Attorneys general from a host of states held a press conference Wednesday in which they elaborated on a $26 billion settlement intended to further opioid litigation. The settlement came after numerous companies were accused of producing and distributing opioid painkillers amidst hundreds of thousands of deaths due to addiction. The settlement comes from states including New York, Delaware, Connecticut, Louisiana, North Carolina, Pennsylvania, and Tennessee.
The four pharmaceutical companies involved in the bipartisan deal will be responsible for payments over the next several years. The McKesson Corporation, Cardinal Health Inc., and the AmerisourceBergen Drug Corporation will pay a collective $21 billion over the span of 18 years, while pharmaceutical giant Johnson & Johnson will pay $5 billion over 9 years. J&J will also be prohibited from opioid production and marketing in the future.
The press conference concerning the opioid litigation involved statements from the attorneys general of each state, explaining the intent behind this settlement, which is said by Connecticut Attorney General William Tong to be the second largest settlement in history. Tennessee Attorney General Herbert Slatery spoke highly of the states’ abilities to cooperate with one another, seeing as 2020 was one of the deadliest years on record for opioid overdoses. Josh Shapiro, the Attorney General for Pennsylvania, sees the settlement as a message to pharmaceutical executives that they “will not accept this type of behavior.”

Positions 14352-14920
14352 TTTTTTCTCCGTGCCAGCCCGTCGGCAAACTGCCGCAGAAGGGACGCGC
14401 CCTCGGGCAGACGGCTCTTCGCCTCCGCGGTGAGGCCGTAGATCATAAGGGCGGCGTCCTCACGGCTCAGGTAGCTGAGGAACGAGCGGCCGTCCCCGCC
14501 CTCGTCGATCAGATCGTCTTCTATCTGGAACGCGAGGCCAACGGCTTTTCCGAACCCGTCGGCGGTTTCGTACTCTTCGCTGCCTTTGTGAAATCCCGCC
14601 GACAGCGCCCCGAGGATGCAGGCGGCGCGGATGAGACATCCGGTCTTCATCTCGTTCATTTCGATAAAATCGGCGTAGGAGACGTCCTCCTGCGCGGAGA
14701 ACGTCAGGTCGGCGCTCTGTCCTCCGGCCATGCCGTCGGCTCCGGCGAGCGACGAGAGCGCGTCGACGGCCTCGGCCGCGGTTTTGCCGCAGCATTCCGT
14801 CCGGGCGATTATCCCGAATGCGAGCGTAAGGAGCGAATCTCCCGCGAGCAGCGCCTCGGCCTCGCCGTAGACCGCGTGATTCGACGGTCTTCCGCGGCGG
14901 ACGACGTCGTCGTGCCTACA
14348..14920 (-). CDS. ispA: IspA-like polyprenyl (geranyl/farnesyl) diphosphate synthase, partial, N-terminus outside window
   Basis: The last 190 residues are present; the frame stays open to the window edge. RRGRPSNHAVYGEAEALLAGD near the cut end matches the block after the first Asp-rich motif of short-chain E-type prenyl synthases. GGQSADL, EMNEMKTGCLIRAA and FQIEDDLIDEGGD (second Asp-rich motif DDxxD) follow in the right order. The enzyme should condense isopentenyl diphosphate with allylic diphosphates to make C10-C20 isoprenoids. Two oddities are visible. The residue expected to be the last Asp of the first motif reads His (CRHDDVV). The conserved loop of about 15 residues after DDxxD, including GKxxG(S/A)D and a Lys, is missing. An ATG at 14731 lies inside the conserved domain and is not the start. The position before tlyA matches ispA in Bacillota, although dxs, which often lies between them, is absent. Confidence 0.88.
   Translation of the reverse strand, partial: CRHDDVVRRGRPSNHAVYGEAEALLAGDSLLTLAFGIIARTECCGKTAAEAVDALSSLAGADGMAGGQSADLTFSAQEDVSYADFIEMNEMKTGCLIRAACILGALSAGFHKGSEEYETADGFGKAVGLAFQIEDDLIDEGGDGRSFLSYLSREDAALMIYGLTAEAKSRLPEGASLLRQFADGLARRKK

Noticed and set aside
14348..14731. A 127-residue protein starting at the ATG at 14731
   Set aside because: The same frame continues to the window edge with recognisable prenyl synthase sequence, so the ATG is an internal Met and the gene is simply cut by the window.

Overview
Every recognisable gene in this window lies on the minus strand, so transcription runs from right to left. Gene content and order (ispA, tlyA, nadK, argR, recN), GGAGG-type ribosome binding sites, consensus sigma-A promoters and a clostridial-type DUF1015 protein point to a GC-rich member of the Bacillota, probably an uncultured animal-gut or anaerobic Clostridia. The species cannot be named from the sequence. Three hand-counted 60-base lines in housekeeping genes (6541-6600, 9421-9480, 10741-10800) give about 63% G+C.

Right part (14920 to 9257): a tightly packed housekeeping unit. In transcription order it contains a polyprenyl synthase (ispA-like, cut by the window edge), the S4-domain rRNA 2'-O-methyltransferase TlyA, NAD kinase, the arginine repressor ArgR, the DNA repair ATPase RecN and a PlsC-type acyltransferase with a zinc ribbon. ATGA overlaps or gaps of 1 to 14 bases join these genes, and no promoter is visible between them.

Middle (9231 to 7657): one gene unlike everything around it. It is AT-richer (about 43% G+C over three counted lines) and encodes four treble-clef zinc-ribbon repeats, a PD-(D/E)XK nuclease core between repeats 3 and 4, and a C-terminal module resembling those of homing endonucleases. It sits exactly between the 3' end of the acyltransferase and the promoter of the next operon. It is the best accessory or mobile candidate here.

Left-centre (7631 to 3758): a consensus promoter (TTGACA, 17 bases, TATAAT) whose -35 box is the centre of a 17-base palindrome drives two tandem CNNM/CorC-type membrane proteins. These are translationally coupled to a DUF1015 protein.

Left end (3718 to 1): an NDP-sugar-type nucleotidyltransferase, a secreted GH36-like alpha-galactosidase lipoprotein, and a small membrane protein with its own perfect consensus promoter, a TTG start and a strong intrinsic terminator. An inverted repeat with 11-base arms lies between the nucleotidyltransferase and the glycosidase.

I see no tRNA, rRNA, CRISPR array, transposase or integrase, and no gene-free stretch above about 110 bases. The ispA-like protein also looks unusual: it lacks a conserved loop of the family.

New York Attorney General Letitia James detailed that the money from the settlement would be put into education, prevention, recovery, and treatment efforts for those affected by the opioid epidemic. She details that “companies are profiting off of misery, death, and destruction nationwide, and today we put an end to it.” The press conference also revealed that they expect additional states to sign on to the settlement, a number they estimate to be around 40 states. Since this settlement is considered to be the best way to get meaningful resources into the states, they anticipate it to be highly popular among states who have not yet signed on.
The news comes just days after James announced her own settlement with opioid companies.